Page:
BY CHRIS MCNULTY
SHAUN McGowan cut the picture of frustration on Friday night in a sombre clubhouse at Finn Park.
The warmdown was a silent stream of Harps players, taking in the fact that their aspirations of having a tilt at promotion are all but gone.
McGowan remembers happier times. A former programme seller at the Navenny Street entrance, Harps are close to his heart and it was almost through gritted teeth that he spoke of the grim reality.
“That leaves us eleven behind Waterford with six to go. We’ll keep going and we’ll keep plugging away, looking for results but, realistically, we have given ourselves too much to do,” he said after the 2-0 defeat to Waterford United.
“Last season, the final dozen games were just a matter of playing them out. We didn’t want that to happen again this season. Unfortunately it looks like it is the case again.”
Finding a level of consistency has been the biggest factor in Harps’ decline and they’ll look back in longful regret at those seven games in a row without a win that has put paid to those hopes of reaching for the stars.
McGowan said: “We got off to a good start and were playing good football. There was a good buzz about the place to begin with.
“When we went on a run of defeats, confidence started to go. We didn’t do ourselves many favours and we made very hard work of it.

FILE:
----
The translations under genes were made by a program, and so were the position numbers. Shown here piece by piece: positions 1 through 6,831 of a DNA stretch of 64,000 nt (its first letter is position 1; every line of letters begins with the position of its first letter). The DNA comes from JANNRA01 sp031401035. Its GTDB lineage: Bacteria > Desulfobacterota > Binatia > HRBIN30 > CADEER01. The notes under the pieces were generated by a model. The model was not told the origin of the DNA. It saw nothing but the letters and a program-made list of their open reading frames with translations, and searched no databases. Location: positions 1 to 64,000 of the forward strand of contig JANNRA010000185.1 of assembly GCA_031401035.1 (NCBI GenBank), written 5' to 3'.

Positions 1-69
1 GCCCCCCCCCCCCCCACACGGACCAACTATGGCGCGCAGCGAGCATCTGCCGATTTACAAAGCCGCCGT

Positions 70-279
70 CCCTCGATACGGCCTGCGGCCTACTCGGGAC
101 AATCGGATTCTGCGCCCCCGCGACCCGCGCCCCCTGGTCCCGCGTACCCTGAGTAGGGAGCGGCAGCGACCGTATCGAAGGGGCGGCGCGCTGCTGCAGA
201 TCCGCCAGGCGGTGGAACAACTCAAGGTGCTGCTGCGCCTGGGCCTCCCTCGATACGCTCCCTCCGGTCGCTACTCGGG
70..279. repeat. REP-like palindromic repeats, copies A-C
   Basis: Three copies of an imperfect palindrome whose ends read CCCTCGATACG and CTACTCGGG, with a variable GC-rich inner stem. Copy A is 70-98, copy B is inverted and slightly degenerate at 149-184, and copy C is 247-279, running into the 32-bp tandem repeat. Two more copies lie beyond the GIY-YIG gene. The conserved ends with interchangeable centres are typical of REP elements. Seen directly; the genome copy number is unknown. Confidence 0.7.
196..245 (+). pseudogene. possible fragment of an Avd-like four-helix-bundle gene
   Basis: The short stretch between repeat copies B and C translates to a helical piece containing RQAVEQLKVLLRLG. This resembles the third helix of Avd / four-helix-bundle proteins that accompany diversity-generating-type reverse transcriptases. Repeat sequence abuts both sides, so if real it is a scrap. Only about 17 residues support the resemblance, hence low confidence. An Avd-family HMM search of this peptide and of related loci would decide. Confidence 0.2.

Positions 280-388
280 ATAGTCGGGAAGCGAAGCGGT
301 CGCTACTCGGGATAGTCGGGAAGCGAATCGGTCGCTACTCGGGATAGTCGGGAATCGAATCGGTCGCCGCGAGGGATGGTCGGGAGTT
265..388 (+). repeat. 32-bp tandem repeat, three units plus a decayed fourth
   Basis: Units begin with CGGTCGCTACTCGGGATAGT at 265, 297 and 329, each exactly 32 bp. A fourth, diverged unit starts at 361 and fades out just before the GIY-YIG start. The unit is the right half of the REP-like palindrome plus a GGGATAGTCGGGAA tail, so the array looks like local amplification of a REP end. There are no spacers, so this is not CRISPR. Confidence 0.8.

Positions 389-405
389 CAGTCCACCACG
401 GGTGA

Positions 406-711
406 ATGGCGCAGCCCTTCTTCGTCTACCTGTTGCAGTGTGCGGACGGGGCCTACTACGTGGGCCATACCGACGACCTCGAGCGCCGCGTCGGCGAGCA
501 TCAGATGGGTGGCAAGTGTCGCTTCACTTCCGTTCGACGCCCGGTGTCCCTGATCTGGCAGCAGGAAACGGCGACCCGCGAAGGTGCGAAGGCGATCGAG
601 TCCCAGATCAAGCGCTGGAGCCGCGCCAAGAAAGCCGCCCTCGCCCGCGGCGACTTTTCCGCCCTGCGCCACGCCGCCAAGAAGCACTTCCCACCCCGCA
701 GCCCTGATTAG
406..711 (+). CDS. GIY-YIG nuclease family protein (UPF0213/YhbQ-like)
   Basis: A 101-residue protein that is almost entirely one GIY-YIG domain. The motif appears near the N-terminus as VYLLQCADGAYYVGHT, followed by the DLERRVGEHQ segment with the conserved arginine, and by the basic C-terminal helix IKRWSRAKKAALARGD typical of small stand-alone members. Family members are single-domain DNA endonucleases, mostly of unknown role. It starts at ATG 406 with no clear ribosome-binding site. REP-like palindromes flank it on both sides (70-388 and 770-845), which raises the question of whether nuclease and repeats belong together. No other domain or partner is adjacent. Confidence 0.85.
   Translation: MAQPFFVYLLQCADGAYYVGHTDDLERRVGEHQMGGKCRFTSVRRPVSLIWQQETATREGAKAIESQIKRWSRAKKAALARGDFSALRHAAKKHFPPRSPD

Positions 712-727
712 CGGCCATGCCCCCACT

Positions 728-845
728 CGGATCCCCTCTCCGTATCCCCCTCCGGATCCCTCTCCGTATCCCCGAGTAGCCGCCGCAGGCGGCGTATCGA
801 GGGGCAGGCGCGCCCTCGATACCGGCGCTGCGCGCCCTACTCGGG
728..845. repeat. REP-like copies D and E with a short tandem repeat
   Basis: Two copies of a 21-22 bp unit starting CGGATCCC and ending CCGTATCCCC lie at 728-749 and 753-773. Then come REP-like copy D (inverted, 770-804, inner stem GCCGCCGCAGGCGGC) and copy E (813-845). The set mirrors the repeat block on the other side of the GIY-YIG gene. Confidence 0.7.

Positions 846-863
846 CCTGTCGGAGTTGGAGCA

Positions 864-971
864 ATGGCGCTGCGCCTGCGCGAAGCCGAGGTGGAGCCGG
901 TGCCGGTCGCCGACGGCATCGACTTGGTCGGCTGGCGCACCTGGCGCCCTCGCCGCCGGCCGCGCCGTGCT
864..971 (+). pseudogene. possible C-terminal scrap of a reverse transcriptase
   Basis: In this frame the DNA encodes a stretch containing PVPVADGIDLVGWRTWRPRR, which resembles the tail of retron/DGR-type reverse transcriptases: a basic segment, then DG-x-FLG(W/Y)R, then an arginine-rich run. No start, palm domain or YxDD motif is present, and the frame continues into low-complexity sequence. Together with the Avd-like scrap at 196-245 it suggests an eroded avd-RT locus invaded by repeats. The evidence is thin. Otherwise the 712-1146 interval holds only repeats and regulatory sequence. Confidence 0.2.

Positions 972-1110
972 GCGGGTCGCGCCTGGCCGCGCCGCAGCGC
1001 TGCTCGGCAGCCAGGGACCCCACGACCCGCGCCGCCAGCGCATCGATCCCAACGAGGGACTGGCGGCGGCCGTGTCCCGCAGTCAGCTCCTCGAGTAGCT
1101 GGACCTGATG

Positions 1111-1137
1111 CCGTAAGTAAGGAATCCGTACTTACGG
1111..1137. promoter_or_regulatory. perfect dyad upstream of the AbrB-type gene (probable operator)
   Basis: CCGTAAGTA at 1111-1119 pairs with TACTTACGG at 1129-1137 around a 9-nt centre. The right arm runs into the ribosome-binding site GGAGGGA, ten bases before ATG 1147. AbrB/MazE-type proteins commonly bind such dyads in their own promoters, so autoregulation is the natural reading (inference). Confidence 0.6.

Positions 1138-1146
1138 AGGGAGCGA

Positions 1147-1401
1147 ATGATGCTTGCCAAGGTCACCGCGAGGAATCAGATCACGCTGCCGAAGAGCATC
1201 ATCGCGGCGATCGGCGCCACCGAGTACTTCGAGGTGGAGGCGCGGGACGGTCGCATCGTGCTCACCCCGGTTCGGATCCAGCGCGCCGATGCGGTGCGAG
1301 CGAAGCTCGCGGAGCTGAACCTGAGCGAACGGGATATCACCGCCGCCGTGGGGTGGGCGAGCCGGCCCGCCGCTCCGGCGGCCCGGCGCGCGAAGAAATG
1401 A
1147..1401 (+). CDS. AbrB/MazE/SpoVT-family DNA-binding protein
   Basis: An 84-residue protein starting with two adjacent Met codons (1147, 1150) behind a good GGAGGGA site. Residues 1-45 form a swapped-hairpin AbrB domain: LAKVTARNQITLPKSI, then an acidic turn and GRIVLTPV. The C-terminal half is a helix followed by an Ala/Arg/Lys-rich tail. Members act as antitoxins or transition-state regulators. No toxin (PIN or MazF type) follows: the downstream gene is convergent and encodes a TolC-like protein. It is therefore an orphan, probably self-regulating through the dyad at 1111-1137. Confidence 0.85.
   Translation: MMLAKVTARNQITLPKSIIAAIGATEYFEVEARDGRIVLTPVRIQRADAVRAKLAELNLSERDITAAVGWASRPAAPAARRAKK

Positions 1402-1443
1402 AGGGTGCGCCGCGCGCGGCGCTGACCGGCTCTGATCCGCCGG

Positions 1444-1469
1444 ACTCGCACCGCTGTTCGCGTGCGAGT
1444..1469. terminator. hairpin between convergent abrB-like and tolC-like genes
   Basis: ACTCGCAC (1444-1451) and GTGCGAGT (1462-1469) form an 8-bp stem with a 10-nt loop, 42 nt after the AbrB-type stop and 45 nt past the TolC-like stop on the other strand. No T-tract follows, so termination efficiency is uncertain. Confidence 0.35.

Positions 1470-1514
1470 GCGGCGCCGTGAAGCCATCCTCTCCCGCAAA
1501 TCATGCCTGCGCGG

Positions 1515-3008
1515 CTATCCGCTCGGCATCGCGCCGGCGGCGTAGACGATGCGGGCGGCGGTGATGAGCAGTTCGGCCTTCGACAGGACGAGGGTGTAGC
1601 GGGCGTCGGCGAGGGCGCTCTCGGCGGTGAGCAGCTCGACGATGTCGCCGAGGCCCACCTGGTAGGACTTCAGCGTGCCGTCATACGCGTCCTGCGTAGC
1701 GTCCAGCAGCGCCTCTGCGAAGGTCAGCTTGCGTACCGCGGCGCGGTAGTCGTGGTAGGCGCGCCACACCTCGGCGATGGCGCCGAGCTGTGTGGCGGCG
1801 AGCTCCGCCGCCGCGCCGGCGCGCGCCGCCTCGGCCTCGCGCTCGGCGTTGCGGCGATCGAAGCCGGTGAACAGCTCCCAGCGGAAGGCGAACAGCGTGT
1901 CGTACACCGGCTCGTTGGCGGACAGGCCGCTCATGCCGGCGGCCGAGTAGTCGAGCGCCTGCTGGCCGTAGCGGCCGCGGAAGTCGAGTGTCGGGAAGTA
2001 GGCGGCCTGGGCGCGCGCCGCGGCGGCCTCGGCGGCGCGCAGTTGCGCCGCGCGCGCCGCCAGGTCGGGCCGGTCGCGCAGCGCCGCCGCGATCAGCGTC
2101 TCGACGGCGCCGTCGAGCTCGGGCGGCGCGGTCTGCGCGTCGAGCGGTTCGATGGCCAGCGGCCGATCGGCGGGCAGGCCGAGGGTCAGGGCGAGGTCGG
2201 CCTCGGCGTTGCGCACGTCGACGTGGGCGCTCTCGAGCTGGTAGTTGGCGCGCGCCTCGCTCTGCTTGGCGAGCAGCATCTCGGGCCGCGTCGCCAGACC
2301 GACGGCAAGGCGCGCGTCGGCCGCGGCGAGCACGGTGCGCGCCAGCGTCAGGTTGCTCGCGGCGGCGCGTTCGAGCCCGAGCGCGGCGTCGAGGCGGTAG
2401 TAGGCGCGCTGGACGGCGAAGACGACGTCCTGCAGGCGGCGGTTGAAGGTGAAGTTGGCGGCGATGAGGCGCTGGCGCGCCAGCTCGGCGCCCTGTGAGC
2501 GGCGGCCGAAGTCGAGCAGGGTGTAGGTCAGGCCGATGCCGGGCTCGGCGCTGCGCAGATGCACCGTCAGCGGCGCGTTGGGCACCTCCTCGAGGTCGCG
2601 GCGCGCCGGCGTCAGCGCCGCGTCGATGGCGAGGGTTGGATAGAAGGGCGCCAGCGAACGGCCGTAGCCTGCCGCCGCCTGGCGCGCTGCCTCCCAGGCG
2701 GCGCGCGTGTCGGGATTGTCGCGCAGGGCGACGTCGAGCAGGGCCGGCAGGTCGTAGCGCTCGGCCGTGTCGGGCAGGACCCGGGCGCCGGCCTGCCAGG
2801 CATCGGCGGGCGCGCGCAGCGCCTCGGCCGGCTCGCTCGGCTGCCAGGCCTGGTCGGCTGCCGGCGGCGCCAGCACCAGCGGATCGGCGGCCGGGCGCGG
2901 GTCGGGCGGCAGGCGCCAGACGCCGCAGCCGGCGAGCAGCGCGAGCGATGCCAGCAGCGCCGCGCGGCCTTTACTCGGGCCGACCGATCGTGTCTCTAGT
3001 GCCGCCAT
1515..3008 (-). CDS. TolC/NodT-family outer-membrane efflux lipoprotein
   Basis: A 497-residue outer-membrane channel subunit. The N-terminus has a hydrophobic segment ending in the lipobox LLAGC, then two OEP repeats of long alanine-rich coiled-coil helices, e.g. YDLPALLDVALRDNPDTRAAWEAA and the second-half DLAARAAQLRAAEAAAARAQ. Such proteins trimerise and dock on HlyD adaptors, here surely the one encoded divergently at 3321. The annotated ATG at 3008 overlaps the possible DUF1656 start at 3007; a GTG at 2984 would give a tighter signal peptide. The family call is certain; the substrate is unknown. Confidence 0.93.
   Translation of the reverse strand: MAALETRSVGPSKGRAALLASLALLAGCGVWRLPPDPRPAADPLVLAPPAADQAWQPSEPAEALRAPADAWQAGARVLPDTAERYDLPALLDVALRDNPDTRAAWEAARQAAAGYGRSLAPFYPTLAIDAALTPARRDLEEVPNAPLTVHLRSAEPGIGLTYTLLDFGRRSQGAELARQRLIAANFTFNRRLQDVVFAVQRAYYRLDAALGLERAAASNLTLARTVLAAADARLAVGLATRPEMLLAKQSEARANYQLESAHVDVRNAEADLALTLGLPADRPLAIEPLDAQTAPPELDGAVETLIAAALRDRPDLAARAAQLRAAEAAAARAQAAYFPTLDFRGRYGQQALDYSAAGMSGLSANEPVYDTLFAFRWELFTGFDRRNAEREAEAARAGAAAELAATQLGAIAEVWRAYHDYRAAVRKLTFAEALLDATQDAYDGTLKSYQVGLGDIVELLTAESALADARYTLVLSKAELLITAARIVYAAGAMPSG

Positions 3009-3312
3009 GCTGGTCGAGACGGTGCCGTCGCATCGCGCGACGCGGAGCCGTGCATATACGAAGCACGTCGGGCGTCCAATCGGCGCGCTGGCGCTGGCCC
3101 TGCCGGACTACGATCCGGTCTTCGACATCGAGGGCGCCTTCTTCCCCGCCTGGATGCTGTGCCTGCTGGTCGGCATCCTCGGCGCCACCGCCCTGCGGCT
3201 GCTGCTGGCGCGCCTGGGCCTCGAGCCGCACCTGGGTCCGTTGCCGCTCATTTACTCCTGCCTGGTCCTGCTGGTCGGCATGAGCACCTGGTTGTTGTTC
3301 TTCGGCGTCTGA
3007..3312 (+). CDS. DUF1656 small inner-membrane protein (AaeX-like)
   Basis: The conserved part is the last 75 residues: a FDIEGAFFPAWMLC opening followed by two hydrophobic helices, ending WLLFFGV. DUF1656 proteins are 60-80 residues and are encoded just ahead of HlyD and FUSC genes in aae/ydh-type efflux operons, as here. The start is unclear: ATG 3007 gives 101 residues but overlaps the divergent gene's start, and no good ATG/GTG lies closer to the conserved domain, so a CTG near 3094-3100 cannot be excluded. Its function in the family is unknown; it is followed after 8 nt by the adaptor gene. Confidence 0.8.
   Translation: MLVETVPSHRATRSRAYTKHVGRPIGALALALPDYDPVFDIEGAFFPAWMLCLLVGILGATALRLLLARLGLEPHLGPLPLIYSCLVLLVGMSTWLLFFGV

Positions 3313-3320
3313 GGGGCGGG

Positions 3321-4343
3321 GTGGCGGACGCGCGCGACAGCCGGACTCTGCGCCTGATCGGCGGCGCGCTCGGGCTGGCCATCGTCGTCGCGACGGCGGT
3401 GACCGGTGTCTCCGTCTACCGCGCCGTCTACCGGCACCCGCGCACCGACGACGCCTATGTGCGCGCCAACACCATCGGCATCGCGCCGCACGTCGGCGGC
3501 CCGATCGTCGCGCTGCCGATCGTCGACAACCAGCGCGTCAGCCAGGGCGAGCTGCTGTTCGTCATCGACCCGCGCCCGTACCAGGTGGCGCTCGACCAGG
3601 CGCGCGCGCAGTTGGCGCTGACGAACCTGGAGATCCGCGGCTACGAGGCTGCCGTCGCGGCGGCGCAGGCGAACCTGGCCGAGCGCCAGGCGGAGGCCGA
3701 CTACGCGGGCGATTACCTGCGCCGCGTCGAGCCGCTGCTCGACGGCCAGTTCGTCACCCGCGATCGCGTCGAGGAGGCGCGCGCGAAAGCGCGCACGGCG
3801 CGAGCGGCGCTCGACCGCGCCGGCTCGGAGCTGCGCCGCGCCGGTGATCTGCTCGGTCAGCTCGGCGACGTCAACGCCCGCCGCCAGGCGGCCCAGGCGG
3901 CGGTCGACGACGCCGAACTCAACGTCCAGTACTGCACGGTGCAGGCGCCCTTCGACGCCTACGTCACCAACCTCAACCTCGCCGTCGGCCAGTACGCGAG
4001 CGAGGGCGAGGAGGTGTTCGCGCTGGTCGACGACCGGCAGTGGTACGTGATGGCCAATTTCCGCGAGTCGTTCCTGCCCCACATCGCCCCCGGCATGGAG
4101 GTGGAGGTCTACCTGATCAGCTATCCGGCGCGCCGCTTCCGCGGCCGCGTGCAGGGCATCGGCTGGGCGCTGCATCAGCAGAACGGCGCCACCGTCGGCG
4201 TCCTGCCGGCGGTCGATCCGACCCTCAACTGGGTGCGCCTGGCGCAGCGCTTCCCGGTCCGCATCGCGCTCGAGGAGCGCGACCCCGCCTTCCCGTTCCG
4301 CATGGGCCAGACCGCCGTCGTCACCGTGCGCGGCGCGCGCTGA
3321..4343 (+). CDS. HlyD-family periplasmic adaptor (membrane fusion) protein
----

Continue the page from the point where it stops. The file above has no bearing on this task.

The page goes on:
“It was very hard to get out of the rut. Losing is a habit, as well as winning. We went on a blip and it took us too long to come out of it.
“Even when we did snap out of it, we weren’t consistent enough to go out and win two games in a row”
That only six players have found the net in the League this year is one of the starting points when you begin to analyse where it all went wrong. With Kevin McHugh and Shaun McCarron contributing 14 of their 24 goals, just four others players have found the net this season.
McGowan said: “We have missed too many chances – and that’s not having a go at the front men. “From midfield and everywhere, from corners and set plays in general, we haven’t shared the goals around and that’s been a problem.
“It was the same tonight: we created chances, but the ‘keeper pulled off some great saves. It was like the story of our season when he pulled that one from Pat (McCann) out of the top corner.”
The only remaining source of solace for Harps comes with the FAI Cup. On Friday night, Harps have a chance to get to what would be their first FAI Cup quarter-final since 2002, when they lost a replay to eventual winners Dundalk. McGowan’s young diet was based around nights like that. As a player, he hasn’t tasted it, though.
He said: “I’m here a long time and I have never got past the second round of the Cup. I’ve never played in a Cup quarter-final. It’s something I want to do. I was at the three Cup finals in ’99 and I’m not saying we’ll get there obviously, but it would be nice to get a bit of a Cup run going.
“Cobh is an absolutely massive game – even just to keep the momentum going for the last six games.
“It’d be nice to get a buzz back – and, of course, there’d be gates along with it which would be needed.
“We’ll regroup on Monday again. We can’t take Cobh lightly and they’ll see this as a good draw too. We have to put them on the back foot early on, but it won’t be easy.
“It’s a great opportunity for us.”
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